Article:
Joseph Gall currently heads the Gall Lab, a component of the Department of Embryology in the Carnegie Institution for Science, in Maryland.[7]

Role as a mentor of women scientists.[edit]

Gall is credited with encouraging women biologists, a group sometimes called "Gall's Gals", in an era when this was relatively uncommon.[8] A number of his former students have been elected to the National Academy of Sciences and won major research prizes including the Nobel Prize. His students have included Joan Argetsinger Steitz, Mary-Lou Pardue, and Elizabeth Blackburn.

One of his students who went on to do important work in cytology is Susan Gerbi. She co—wrote an article about Gall's life and work in 2003.[9] In her conversations with Gall, when asked to explain his encouragement of women in the sciences, he spoke about his mother. Gifted in math and science, she had been the first woman in her family to attend college, graduating in the 1920s. She became a homemaker, not a scientist. But she urged a young Joseph Gall to explore the natural world, encouraging him to catch bugs and bring them into the house so together they could identify the creatures using scientific reference books. "It never occurred to me that a woman's aptitude was different than a man's," Gall said. "My father -- a lawyer -- was afraid of animals and insects. So, if anything, maybe I thought it went the other way.".[8]

Awards[edit]

  • National Academy of Sciences, 1972
  • EB Wilson Award, 1983
  • Lasker Award, 2006
  • Louisa Gross Horwitz Prize, 2007

Legacy[edit]

In 2005, Gall was featured in a series of interviews with well-known television personality, Bill Nye, for the Science Channel's 100 Greatest Discoveries series.[10]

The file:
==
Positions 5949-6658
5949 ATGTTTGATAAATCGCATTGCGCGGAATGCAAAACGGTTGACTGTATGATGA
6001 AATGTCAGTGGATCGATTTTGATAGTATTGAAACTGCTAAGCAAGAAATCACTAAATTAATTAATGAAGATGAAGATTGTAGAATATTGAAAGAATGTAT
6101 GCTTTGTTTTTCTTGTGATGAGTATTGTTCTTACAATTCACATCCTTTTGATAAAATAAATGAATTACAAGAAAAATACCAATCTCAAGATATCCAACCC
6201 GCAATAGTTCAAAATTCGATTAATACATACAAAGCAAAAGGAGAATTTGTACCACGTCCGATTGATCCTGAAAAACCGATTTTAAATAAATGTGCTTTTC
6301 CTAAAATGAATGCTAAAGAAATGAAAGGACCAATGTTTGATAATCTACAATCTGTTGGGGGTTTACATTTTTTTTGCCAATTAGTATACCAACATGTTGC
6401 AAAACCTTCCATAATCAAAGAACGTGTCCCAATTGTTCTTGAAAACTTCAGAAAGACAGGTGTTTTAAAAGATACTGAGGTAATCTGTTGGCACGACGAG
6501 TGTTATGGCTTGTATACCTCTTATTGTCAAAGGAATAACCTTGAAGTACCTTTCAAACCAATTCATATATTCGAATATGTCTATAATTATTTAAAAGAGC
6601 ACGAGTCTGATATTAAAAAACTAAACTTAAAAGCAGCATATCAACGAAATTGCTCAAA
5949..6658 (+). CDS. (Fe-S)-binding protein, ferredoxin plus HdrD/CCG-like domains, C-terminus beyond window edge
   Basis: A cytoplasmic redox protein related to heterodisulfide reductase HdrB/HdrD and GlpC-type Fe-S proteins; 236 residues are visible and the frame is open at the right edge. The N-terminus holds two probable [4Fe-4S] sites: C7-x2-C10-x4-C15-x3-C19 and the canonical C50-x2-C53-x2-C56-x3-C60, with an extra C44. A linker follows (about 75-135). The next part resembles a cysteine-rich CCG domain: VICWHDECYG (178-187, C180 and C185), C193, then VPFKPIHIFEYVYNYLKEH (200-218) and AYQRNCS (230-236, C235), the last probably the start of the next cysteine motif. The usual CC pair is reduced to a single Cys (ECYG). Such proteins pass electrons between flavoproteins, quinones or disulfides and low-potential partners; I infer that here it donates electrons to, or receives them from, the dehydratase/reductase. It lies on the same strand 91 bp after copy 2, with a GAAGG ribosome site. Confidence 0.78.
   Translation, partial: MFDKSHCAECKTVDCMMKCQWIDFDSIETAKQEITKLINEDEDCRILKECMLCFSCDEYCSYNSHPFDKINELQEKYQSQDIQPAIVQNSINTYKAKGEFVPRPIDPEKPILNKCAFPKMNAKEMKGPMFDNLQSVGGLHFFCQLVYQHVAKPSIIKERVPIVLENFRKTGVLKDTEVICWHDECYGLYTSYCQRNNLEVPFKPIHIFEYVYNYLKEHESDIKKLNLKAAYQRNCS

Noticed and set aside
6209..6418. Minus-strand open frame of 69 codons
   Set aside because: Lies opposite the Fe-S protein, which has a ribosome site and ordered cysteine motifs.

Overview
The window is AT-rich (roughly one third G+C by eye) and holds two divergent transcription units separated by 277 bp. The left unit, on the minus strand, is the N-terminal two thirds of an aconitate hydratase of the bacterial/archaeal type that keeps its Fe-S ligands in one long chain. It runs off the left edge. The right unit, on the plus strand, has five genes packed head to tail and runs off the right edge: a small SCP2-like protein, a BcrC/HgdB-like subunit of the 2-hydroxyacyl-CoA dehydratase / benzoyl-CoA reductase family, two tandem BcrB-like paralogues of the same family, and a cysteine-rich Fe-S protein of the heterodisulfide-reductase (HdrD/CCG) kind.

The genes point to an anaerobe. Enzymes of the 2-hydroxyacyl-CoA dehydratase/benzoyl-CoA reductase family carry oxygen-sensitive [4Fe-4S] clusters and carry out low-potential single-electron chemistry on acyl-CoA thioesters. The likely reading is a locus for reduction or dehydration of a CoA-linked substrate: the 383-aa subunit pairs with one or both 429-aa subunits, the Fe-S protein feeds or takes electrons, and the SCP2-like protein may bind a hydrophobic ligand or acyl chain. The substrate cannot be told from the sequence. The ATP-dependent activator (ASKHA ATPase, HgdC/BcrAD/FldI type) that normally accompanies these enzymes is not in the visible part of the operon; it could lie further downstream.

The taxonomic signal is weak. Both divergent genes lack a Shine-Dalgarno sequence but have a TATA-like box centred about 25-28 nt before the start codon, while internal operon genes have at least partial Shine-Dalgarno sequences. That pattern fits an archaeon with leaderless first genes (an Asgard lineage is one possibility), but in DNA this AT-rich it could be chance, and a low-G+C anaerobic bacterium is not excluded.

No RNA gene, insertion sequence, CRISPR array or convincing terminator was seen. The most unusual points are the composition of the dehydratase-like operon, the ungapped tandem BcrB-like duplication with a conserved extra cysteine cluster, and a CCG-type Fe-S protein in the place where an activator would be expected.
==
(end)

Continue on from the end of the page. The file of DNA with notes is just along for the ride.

References[edit]

  1. ^ Lasker Foundation
  2. ^ "Joseph Gall". National Academy of Sciences. Retrieved August 28, 2018.
  3. ^ a b "2006 Awards". Lasker Foundation.
  4. ^ Joseph G Gall and Christine Murphy. (1998) “Assembly of Lampbrush Chromosoms from Sperm Chromatin.” Molecular Biology of the Cell 9:733-747.
  5. ^ a b Anna Azvolinsky, (2017) “Captivated by Chromosomes,” https://www.the-scientist.com/profile/captivated-by-chromosomes-30181
  6. ^ a b Gall, JG; Pardue, ML (June 1969). "Formation and detection of RNA-DNA hybrid molecules in cytological preparations". Proceedings of the National Academy of Sciences of the United States of America. 63 (2): 378–83. doi:10.1073/pnas.63.2.378. PMC 223575. PMID 4895535.
  7. ^ [1] Gall Lab website (accessed 15 May 2015)
  8. ^ a b Mastony, Colleen (6 October 2009). "Female scientists' family tree traces roots to Yale professor". Chicago Tribune. Retrieved 2015-10-05.
  9. ^ Endow, S.A.; Gerbi, S.A. (2003). "Joseph G. Gall". Journal of Cell Science. 116 (19): 3849–3850. doi:10.1242/jcs.00737.
  10. ^ "100 Greatest Discoveries". Carnegie Institution for Science. Carnegie Institution of Washington. 28 March 2005. Retrieved 4 February 2014.

External links[edit]